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Friday, January 09, 2004

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OPINION

EDITORIAL
Flash Budget
IF THURSDAY'S TAX rationalisation indicates anything at all it is that the Government is getting into election mode. A broad policy decision such as a reduction in the peak level of Customs duty is usually reserved for the Union Budget, unveiled ... More

BUDGET
Capital goods: On thin edge
THE revision in the Customs duties will perpetuate the inverted duty structure in the capital goods segment. Raw materials and finished products will continue to be taxed at the same rate. To this extent, there is ... More

Tyres: A better tread
THE reduction in peak Customs rate from 25 per cent to 20 per cent and the removal of 4 per cent special additional Customs duty would offer some relief to the automotive tyre industry. The profitability of tyre ... More

Power: A positive push for power
THE reduction in import duty on power and power transmission equipment from 25 per cent to 10 per cent will reduce the levies on imported electrical equipment by almost one-third. However, given the vast scope for ... More

FMCGs: Cuts both ways
IT APPEARS to be a mixed blessing for companies operating in the fast moving consumer goods (FMCG) segment. Companies manufacturing soaps, detergents, shampoos and personal products, such as Hindustan Lever, Colgate ... More

Auto components: Relief in quick time
RELIEF has come in double-quick time for the auto components industry. It was only on Tuesday that auto part manufacturers complained to the media about the impact of rising steel prices on their margins and demanded a ... More

Computer hardware: Keyed up
DOMESTIC computer hardware manufacturers, such as HCL Infosystems, Wipro (its hardware division) and Zenith Computers, may be the key beneficiaries of the reduction in the excise duty from 16 per cent to 8 per cent and ... More

Steel: Firm prices save the day
THE 5 per cent cut in peak Customs duty rate and the removal of the 4 per cent special additional duty is unlikely to lead to a surge in steel imports. While certain grades of longs, cold-rolled and galvanised steel ... More

Hotels and tourism — More room for optimism
THE hotel and tourism industry, which is witnessing a turnaround in fortunes, has now received an additional boost, with the measures announced by the Finance Minister, Mr Jaswant Singh. The inland air travel tax of 15 per cent has been ... More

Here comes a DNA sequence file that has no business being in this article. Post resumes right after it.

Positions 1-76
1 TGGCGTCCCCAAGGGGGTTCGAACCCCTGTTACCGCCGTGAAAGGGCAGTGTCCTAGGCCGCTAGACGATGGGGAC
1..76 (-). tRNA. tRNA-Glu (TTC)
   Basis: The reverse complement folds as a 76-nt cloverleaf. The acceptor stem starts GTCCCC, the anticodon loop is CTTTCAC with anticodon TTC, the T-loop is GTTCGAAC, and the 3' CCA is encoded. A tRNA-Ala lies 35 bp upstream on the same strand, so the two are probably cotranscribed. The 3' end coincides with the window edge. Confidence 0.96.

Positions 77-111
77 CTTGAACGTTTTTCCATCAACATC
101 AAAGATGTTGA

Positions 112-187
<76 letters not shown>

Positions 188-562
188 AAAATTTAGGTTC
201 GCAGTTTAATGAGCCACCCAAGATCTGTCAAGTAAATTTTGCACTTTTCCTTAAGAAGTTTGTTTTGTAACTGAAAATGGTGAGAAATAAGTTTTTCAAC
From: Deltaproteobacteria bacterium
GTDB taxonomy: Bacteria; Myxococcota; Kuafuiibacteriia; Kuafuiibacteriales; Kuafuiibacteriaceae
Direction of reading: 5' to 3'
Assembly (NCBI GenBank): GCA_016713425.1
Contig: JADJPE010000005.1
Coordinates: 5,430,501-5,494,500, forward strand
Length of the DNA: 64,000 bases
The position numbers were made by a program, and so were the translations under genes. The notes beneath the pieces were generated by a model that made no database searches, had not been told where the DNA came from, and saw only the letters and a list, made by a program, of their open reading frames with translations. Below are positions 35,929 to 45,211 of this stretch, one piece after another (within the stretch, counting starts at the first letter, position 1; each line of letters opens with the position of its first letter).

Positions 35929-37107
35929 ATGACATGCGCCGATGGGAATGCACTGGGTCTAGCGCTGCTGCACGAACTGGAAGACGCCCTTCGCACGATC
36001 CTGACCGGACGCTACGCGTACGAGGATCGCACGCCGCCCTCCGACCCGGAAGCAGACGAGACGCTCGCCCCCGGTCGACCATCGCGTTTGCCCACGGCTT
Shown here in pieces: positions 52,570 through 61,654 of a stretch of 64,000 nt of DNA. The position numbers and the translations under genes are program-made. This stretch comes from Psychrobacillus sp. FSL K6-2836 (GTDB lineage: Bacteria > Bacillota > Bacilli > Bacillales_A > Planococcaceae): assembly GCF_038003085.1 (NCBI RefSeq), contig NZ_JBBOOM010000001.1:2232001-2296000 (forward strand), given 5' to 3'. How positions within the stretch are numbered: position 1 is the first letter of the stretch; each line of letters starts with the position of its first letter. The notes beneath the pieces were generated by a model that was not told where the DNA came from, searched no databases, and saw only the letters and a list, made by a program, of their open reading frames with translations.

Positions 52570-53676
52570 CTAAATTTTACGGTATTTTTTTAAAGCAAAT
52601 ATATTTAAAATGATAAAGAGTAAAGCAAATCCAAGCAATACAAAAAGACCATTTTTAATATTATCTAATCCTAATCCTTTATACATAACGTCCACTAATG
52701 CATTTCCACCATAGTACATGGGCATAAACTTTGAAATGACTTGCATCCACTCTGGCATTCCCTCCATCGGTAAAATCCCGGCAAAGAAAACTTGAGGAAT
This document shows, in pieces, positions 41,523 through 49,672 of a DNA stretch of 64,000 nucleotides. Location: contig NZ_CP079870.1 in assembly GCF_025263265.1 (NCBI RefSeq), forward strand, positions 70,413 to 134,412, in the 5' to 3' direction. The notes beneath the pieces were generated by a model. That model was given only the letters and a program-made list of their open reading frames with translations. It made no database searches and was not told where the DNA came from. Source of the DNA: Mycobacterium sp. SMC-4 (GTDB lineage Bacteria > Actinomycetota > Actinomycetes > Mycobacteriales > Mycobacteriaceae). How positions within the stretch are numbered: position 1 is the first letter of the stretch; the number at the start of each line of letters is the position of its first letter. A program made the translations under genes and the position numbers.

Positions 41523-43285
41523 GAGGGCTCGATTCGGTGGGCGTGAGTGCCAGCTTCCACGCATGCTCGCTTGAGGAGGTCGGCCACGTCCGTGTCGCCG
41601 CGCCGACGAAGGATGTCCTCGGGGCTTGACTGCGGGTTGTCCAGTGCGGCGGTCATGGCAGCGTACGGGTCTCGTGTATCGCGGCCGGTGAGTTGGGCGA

Paper: No blots
PAPER manufacturers are unlikely to be affected in FY 04 and at least in the first six months of FY 2005. The international prices of most paper varieties and paper boards have been on a gradual uptrend over the ... More

Petrochemicals: Party in the pipeline
PROTECTION for polymer producers is down sharply after the latest reduction in peak tariffs and the abolition of the special additional duty. The import duty on polymers such as polyethylene, polypropylene and ... More

Non-ferrous metals: Sheen to continue
IT MAY appear prima facie that the reduction in import tariffs from 50.8 per cent to 39.2 per cent (after considering peak duty reduction and abolition of special additional duty) is expected to affect the ... More

Consumer durables: Less pricey, more competitive
THE incidence of Customs levies on the import of consumer durables is set to fall by about 20 per cent. This is in addition to the prospect of steady appreciation in the value of rupee. Clearly, the ability of ... More

POLITICS
Puzzle of Powell
THE US Secretary of State, General Colin L. Powell, had always seemed to be an odd person out who, on that account, was ill at ease in the present Bush Administration. Many were puzzled at his continuing to be part of a ... More

TEXTILES
Textiles, post-MFA — The dragon of spindles
With modern factories, economies of scale, A-grade infrastructure, cheap labour and fully integrated cotton, textile and garment industries, China is now set to dominate the whole range of the garment and the clothing industries. Prabhat Kumar on what the poor countries can do to compete with the Chinese dragon. More

STOCK MARKETS
Sensex and the doctrine of caveat emptor
AFTER touching the 6000 mark, the Sensex nose-dived by about 200 points. It is time retail investors became careful, as the market already seems to be over-heated and may go in for correction any time. Surely March ... More

LETTERS

  • Voluntary retirement
  • Regional cooperation



    Comments & Letters to the Editor to: bleditor@thehindu.co.in
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  • Top Stories
    Details of duty changes


    `Mini Budget' keeps India Inc busy

    Sensex and the doctrine of caveat emptor

    Petrochemicals: Party in the pipeline

    Keep your boss informed, climb ladder

    Looking back
    Dec. 28-Jan. 3
    Reflections on scoring a century

    The bittersweet saga of sugar

    $100 billion: Understated, underexplained

    Towards 2004: Nothing much to feel good about

    Why interest rates should go up

    Statutory minimum price: Bitter news for sugar industry


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